During 2009, there were many events, in Cambridge and around the world, that celebrated the University and its history, and also showcased the University's current transformative research. Information, videos and galleries on a selection of the major events can be found below in chronological order.

Ringing in the Year

To launch the 800th Anniversary, Cambridge alumnus Philip Earis was commissioned to create a new bell peal. Four local churches, including the University church of Great St Mary’s, rang Philip Earis’ composition simultaneously on 17 January 2009. The score was made available to the global bell-ringing community via the University’s website, leading to churches as far afield as India, the United States and Australia ringing their bells to mark the University’s anniversary. Along with the bells, a specially commissioned lightshow ran on the front of the Senate House and Old Schools buildings, focusing on imagery from the University's past and present. The show ran for three nights, attracting over 10,000 people into the city centre to enjoy the show.

Summer Garden Party

A giant garden party was held for University and College staff at the Botanic gardens in central Cambridge on 16 July 2009. Any member of staff could attend and staff were asked to apply for a free ticket. On the day over 9,000 staff members and their families arrived at the gardens where they were given free picnics in bespoke cooler bags with food by Pret a Manger. The staff were entertained by different stages of music and dance, including a main stage which featured a celebrity alumni 800th quiz, hosted by Alexander Armstrong and Ben Miller, with panelists including Stephen Fry and Simon Hoggart. There were also many activities for kids including hands-on science experiments and a story-telling tent. The sun shone on the day and a grand time was had by all!

Cambridge BBC Prom

The Cambridge concert at the BBC Proms was the fastest selling event of the Prom calendar, featuring Cambridge composers, musicians and singers from 16 Colleges and was held in the presence of HRH The Prince of Wales at the Royal Albert Hall on the 22 July 2009. The concert featured many Cambridge alumni, including performances from Sir Andrew Davis and Simon Keenleyside, and pieces by composers such as Jonathan Harvey and Ralph Vaughan Williams. The concert also included performances from members of a total of sixteen different Cambridge College choirs. The BBC aired the Cambridge Prom concert twice on Radio 3, and also on the World Service.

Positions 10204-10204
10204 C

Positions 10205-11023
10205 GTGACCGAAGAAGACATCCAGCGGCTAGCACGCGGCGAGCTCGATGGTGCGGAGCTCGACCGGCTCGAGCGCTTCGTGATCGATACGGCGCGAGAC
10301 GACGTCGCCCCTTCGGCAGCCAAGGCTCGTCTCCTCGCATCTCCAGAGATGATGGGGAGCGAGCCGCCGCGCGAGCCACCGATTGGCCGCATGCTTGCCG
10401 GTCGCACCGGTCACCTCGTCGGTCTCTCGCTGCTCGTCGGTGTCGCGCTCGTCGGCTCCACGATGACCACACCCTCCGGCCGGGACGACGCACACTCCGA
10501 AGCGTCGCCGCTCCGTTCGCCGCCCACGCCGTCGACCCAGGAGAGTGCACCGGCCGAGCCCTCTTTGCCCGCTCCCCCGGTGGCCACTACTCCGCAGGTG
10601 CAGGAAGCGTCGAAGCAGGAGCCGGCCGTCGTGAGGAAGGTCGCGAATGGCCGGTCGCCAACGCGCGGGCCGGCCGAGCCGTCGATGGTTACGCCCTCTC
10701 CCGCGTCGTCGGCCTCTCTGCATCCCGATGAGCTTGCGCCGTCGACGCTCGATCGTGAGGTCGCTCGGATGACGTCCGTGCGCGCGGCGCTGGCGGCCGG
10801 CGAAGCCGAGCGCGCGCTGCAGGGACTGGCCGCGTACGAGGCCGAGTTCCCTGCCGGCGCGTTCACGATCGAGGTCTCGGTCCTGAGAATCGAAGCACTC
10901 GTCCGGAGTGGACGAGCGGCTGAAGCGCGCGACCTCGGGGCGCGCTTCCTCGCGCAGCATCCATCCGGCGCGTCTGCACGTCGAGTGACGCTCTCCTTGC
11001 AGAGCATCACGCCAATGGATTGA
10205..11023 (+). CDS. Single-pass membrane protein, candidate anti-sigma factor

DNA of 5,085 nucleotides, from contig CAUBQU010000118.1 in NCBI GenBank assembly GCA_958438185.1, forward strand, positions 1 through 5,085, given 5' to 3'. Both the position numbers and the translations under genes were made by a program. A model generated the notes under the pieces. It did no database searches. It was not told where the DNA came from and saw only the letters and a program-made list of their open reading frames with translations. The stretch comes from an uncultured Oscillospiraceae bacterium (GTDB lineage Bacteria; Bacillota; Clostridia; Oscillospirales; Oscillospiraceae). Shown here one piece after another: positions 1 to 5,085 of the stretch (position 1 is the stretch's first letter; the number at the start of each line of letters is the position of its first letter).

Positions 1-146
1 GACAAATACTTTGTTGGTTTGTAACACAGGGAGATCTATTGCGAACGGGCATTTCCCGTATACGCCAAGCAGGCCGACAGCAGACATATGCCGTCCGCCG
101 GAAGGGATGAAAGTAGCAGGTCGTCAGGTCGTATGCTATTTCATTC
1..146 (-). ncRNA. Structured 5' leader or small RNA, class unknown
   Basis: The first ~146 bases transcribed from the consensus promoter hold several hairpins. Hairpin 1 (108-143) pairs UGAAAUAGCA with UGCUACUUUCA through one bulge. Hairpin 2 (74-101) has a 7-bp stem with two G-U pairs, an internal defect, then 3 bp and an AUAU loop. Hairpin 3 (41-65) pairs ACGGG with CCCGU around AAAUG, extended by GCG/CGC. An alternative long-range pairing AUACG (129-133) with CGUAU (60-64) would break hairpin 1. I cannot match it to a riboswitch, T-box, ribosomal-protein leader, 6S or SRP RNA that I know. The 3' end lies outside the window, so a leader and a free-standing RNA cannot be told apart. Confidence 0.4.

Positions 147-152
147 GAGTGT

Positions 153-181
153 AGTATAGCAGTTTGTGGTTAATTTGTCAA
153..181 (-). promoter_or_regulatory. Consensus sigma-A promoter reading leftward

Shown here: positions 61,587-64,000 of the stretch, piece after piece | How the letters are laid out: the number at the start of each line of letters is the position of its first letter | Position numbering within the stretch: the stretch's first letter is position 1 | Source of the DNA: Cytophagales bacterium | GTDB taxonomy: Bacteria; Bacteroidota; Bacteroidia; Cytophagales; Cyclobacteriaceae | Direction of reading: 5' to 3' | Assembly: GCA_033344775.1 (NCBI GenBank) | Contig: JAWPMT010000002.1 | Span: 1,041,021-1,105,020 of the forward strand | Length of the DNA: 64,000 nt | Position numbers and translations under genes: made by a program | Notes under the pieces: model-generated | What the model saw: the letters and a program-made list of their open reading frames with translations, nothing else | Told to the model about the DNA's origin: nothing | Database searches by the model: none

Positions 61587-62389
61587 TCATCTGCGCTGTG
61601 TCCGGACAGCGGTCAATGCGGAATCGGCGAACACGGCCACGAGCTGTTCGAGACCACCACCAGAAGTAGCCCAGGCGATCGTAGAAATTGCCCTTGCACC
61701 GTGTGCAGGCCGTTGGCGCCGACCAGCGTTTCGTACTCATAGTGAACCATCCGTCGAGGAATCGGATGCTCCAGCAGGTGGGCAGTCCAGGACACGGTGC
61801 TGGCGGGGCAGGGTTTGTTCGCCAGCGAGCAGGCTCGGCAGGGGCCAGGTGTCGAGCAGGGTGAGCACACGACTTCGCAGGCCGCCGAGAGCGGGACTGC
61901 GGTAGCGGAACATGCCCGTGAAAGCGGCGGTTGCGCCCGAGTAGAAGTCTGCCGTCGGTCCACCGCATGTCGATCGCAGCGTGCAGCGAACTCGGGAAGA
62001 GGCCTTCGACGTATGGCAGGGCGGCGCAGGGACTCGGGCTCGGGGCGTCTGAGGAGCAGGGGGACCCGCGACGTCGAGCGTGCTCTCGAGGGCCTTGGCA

Royal Ceremony

On 19 November 2009, the University was visited by Her Majesty the Queen and His Royal Highness The Duke of Edinburgh KG KT, Chancellor of the University. They attended a lunch at King's College for employees who have served the University for at least 36 years before conferring the new Regius Professorship of Botany on Sir David Baulcombe and witnessing the sealing of Letters to the Future. This was the first new Regius Professorship at the University for over 250 years, bringing the total number to seven. Professor Andrew Hamilton, Vice-Chancellor of Oxford University also attended as an enthusiastic contributor to Letters to the Future.

800th Anniversary Gala - New York

On December 5, 2009, nearly 600 Cambridge alumni and friends gathered in New York City to celebrate the 800th Anniversary of the University of Cambridge at a festive black tie gala at Gotham Hall. During the event, the 800th Anniversary lightshow was projected onto the impressive interior of Gotham Hall, and the after-dinner program featured Sir David Frost and Stephen Fry. On this night, the Empire State Building was lit up in Cambridge blue to commemorate the 800th Anniversary.

Transforming Tomorrow - The Finale


On 18 January 2010, one year on from the first event, the 800th Anniversary was concluded with a bigger lightshow showcasing current University research. The show incorporated King’s, Clare, and Gonville and Caius Colleges into a walking route that started at Senate House and attracted over 20,000 people. The content for the lightshow was sourced from academic departments across the University. Three concepts were devised, one for each projection site, with a thematic thread of the relationships between science and the arts.